Map of life expectancy at birth from Global Education Project.

Monday, February 18, 2013

Energy Medicine

I changed my usual policy and left a spam comment on my previous post, because it links to an utterly outrageous fraud.

I don't spend a lot of time trashing quackery because there are plenty of people doing it with more time and resources, and a bigger readership, than me. (Viz., Science Based Medicine.) But I am curious about why so many people are attracted to so much hooey, and how is it that these malignant clowns manage to relieve said people of their hard earned cash.

One can discern a taxonomy of quackery. There is the herbalist/supplement group, which generally hews close to the scientific worldview but just doesn't bother with the facts. The claims are intrinsically plausible: that the nostrums do in fact contain biologically active chemicals which either fill nutritional needs or correct one or another form of bad chemistry in the body, just like pharmaceuticals. But they are purportedly better because they are "natural," "gentler," have fewer side effects, whatever. Big Pharma doesn't want you to know it because they aren't patentable and therefore don't bring in the big bucks.

You know what? This might be true. Sometimes it is true. Aspirin is a slightly modified form of a compound found in willow bark, which was known to the ancients. Statins are versions of a compound found in a fungus which was used by the Chinese to treat heart disease. Presumably you know about morphine, etc. Lots of drugs are derived from plant compounds. But you don't make willow bark tea, you buy aspirin, for a good reason -- you know exactly how much you are getting of a pure compound. And most of the junk on the shelves of the GNC doesn't do any good. It's almost all a ripoff. But that can be determined on a case by case basis -- the claims aren't inherently nonsensical. People have good reason to distrust pharmaceutical companies and it isn't that hard to see why they fall for the blandishments of the supplement industry.

Energy medicine is another matter. This encompasses Reiki, therapeutic touch, and acupuncture, along with some more obscure or localized shamanistic systems. It derives from a category of pre-scientific belief called vitalism, essentially the idea that life is a kind of energy or mystic force that imbues living things. In acupuncture, it is said to flow through specific channels in the body called meridians, which connect organs and locations in the body with others. These flows become blocked or diverted, and sticking in the needles is supposed to correct them. In Reiki, the practitioner "realigns" forces with his or her hands.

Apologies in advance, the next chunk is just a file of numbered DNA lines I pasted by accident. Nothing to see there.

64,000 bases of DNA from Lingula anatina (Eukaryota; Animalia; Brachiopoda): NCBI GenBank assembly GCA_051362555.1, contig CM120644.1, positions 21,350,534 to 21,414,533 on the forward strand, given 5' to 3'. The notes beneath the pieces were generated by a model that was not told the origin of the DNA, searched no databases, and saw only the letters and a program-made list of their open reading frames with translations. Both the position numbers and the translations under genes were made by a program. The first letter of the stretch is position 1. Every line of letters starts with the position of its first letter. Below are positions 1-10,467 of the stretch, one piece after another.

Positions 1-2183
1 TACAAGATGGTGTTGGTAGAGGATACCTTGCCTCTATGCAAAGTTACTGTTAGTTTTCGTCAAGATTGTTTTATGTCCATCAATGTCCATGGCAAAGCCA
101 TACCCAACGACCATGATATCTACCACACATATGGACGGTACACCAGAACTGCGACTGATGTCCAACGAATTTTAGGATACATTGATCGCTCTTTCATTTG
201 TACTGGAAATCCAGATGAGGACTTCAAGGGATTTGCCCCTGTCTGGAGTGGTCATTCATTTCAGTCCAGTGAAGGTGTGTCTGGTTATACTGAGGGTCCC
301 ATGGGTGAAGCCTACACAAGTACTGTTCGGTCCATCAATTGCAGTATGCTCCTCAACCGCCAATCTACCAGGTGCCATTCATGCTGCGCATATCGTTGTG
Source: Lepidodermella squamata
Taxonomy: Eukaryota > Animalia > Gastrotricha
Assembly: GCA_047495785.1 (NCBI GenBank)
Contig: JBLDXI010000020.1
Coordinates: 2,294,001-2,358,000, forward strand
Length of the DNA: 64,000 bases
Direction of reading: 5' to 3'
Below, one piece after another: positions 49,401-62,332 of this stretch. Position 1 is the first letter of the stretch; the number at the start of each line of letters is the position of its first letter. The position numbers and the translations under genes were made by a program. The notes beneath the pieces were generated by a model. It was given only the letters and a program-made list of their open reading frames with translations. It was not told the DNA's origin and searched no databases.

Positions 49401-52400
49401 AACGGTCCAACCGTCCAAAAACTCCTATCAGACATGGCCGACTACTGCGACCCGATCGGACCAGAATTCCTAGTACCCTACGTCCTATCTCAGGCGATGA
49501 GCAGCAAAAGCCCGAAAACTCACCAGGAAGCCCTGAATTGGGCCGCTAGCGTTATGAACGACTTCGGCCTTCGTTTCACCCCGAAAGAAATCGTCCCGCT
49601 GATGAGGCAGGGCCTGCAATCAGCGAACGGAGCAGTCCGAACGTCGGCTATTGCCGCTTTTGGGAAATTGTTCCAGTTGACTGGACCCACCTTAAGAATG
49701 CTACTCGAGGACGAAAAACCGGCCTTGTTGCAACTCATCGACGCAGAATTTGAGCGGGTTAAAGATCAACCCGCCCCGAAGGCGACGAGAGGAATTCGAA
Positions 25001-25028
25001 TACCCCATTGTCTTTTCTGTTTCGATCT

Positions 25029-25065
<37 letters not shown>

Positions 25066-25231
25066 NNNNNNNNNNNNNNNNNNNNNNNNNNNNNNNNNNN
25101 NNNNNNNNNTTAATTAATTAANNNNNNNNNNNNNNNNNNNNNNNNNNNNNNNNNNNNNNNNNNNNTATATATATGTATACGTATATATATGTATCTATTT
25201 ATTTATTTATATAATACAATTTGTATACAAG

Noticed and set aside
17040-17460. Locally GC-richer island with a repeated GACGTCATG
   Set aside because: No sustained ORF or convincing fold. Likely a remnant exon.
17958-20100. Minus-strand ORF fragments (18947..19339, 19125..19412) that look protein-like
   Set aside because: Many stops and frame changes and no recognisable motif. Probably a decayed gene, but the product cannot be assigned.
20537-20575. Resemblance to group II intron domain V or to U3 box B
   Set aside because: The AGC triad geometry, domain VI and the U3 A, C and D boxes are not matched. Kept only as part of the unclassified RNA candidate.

It is much more difficult for me to see why anybody falls for this nonsense. The "vital energy,"  the chi of acupuncture, do not exist. The meridians do not exist. These ideas are purely imaginary. Life is not in fact precisely definable, nor is the border between life and death sharply defined, but life processes are based on the same forms of energy found independent of living things. Chemistry and physics give a complete account of life. Of course we haven't filled in the innumerable details of every life process, but there is no missing or mysterious form of energy. Chemical bonds break and form, heat (and yes, a little bit of electricity) flows, gravity pulls down (to put it in vernacular terms, sorry Dr. Einstein), electromagnetic radiation strikes the cells and has readily describable effects. (Some life forms produce electromagnetic radiation, but as far as I know we don't. We do have a weak electrical field, but it doesn't particularly do anything.)

There is, to be sure, growing interest in using electrical stimulation for various healing purposes, from orthopedics to neurology. But that's plain old electricity, folks, not the mystic force field. You don't make it by waving your hands around or sticking in needles. The useful therapeutic inputs include chemicals, heat (or cold), light, physical manipulation (e.g. compression, immobilization, mobilization, stretching, surgery), electricity. The same old boring energy that pertains to dead stuff.

Okay, it's not boring. It's science. Why isn't that good enough for folks?

1 comment:

Anonymous said...

I agree, there are lots of other people and groups covering these topics very well, but this post is particularly well-written and balanced. Thank you very much for being a sane voice in a sometimes crazy-seeming world!

that all being said, it is unfortunate that the "debate" on this issue has become so polarized that I feel that I cannot share this article with interested individuals in my peer group, for fear of appearing "political" or as one who seeks to stir controversy.

It is enough for me now to leave the promotion of good science to the professionals and offer my opinion only when asked. Thanks again Cervantes!